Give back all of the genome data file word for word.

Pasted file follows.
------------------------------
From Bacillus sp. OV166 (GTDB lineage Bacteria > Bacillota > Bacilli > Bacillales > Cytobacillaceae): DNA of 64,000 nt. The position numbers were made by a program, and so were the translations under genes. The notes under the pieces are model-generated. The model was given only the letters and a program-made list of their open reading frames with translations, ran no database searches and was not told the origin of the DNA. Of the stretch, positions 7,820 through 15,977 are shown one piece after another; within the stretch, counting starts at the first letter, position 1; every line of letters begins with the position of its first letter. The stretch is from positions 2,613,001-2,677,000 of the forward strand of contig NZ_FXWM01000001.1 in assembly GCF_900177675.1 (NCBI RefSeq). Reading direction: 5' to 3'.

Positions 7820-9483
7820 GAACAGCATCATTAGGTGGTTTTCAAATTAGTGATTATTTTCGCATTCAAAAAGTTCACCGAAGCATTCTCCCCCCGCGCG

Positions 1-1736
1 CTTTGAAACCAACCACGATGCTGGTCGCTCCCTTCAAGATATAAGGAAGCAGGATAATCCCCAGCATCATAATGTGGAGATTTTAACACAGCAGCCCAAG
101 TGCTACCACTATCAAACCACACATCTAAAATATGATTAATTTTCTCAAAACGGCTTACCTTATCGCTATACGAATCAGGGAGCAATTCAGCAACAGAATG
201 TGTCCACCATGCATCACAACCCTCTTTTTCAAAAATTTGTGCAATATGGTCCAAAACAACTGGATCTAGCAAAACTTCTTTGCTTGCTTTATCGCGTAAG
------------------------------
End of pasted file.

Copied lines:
From Bacillus sp. OV166 (GTDB lineage Bacteria > Bacillota > Bacilli > Bacillales > Cytobacillaceae): DNA of 64,000 nt. The position numbers were made by a program, and so were the translations under genes. The notes under the pieces are model-generated. The model was given only the letters and a program-made list of their open reading frames with translations, ran no database searches and was not told the origin of the DNA. Of the stretch, positions 7,820 through 15,977 are shown one piece after another; within the stretch, counting starts at the first letter, position 1; every line of letters begins with the position of its first letter. The stretch is from positions 2,613,001-2,677,000 of the forward strand of contig NZ_FXWM01000001.1 in assembly GCF_900177675.1 (NCBI RefSeq). Reading direction: 5' to 3'.

Positions 7820-9483
7820 GAACAGCATCATTAGGTGGTTTTCAAATTAGTGATTATTTTCGCATTCAAAAAGTTCACCGAAGCATTCTCCCCCCGCGCG

Positions 1-1736
1 CTTTGAAACCAACCACGATGCTGGTCGCTCCCTTCAAGATATAAGGAAGCAGGATAATCCCCAGCATCATAATGTGGAGATTTTAACACAGCAGCCCAAG
101 TGCTACCACTATCAAACCACACATCTAAAATATGATTAATTTTCTCAAAACGGCTTACCTTATCGCTATACGAATCAGGGAGCAATTCAGCAACAGAATG
201 TGTCCACCATGCATCACAACCCTCTTTTTCAAAAATTTGTGCAATATGGTCCAAAACAACTGGATCTAGCAAAACTTCTTTGCTTGCTTTATCGCGTAAG